“As the war approaches its end, Prince once more has to risk everything.
Berlin, 1939: A German intelligence officer learns a top agent is quickly moving up the British Army ranks. He bides his time.
Arnhem, 1944: British paratroopers have been slaughtered in one of the bloodiest battles of the Second World War. A shell shocked officer is convinced: the Germans knew they were coming.
But who betrayed them?
Back in London, Richard Prince, detective and spy, is approached by MI5 about a counterintelligence operation. Information is leaking and British troops are dying. Prince has to stop it, and crack the suspected spy ring at all costs. But in the world of espionage nothing is as it seems…
The latest WWII espionage thriller from Alex Gerlis is perfect for readers of Robert Harris, John le Carré and Alan Furst.”
Hello and welcome to damppebbles. Today I am handing the keys over to my guest reviewer, Ryan, who is going to share his thoughts on Ring of Spies by Alex Gerlis. Ring of Spies is the third book in the Richard Prince Thriller Series and was published by Canelo on 15th October 2020. Ryan chose to read and review a free eARC of Ring of Spies but that has in no way influenced his review.
Over to Ryan…
Ring of Spies is the first book I have read by Alex Gerlis, it is the third book in the Richard Prince series and it is wonderful! Ring of Spies pulls you straight into the second half of the Second World War. The mission to take Arnhem is a difficult one for the Allies, a successful mission would likely bring forward the end of the war, but when the Allies attack the German’s defence is much stronger than expected. Had the Germans been pre-warned or was it just a coincidence?
Richard Prince is a wonderful character. He starts the book as a detective in Lincolnshire – a much more relaxed existence than his previous work as a spy behind enemy lines. When MI5 need an outsider to find the German Spy in their midst, then Prince is soon pulled back into espionage and the murky world of the different Military Intelligence Sections. I was impressed by how quickly I felt I knew the characters. Despite being the third book in the series, Ring of Spies can easily be read as a standalone.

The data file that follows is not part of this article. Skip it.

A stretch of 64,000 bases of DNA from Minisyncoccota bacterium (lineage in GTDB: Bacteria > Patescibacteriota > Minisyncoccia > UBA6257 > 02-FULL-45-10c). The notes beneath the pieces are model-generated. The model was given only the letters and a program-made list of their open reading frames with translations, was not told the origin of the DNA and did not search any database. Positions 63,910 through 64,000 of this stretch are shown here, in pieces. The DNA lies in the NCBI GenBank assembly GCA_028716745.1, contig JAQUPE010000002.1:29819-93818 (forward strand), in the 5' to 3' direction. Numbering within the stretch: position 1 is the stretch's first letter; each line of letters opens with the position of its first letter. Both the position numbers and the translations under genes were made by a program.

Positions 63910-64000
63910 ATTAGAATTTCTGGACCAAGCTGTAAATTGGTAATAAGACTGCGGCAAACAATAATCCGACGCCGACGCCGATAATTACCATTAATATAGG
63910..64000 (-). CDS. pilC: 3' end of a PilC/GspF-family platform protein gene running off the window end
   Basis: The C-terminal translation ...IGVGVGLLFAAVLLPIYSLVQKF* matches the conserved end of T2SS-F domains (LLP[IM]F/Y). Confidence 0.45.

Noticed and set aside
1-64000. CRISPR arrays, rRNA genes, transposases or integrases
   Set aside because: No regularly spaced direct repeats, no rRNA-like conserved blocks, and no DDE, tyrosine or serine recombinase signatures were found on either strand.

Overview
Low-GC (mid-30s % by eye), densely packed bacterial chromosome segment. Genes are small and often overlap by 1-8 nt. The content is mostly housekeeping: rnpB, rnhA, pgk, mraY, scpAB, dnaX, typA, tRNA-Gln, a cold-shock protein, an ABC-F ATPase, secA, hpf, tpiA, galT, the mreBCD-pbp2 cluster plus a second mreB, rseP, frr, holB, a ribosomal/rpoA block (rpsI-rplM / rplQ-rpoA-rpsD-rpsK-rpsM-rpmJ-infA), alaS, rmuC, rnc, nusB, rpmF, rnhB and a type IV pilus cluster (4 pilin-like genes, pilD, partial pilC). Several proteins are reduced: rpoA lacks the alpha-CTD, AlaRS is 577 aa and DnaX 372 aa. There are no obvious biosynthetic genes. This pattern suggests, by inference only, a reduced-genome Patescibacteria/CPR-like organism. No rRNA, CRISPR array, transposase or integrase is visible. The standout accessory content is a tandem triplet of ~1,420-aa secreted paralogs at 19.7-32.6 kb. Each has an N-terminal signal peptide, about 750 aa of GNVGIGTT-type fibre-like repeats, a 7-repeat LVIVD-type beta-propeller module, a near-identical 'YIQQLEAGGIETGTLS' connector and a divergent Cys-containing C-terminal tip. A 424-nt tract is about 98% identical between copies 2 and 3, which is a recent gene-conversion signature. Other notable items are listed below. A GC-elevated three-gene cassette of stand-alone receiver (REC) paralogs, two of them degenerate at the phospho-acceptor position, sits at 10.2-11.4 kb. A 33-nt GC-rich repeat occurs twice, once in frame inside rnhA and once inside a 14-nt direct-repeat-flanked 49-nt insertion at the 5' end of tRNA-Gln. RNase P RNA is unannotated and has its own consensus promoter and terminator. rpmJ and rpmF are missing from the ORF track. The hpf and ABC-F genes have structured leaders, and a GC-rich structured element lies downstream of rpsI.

Alex Gerlis has clearly done his research for this book. He cleverly interweaves historic facts from the war with the story to lend it a credibility and depth that made this book standout from others in the genre.
The story is told from multiple perspectives, following Richard Prince as he searches for the German agent, the German Spy “handler” in Berlin, and the unidentified agent in central London. The different perspectives provided a clear ebb and flow to the story, allowing the reader to understand the decisions made and the consequences of those decisions. The investigation isn’t an easy one and the author makes the characters work hard for clues, follow red herrings and suffer misfortune. But do they find their spy before the war ends? That would be telling 😉
Ring of Spies is a fantastic historic detective/spy thriller that will be well appreciated by many and is a must read if you have an interest in the Second World War period. Wonderful writing, excellent characters and a storyline that will pull you into the immersive world of espionage.
Ryan chose to read and review a free eARC of Ring of Spies. The above review is his own unbiased opinion.
Ring of Spies by Alex Gerlis was published in the UK by Canelo on 15th October and is available in digital formats with the paperback to follow next year (please note, the following links are affiliate links which means I receive a small percentage of the purchase price at no extra cost to you): | amazon.co.uk | amazon.com | Kobo | Goodreads |
Alex Gerlis is the author of the acclaimed Spies series of four Second World War espionage thrillers which are noted for their detailed research and intricate plots and feature two great adversaries: the British spymaster Edgar and his Soviet counterpart Viktor. The television/film rights for The Best of Our Spies have been bought by a major production company.
Born in Lincolnshire, Alex was a BBC journalist for nearly 30 years. He lives in west London with his wife and family and three black cats, a breed which makes cameo appearances in his books. He’s a lifelong supporter of Grimsby Town, which has provided some preparation for the highs and lows of writing novels. When asked if he has worked in the field of espionage he declines to answer in the hope some people may think he has.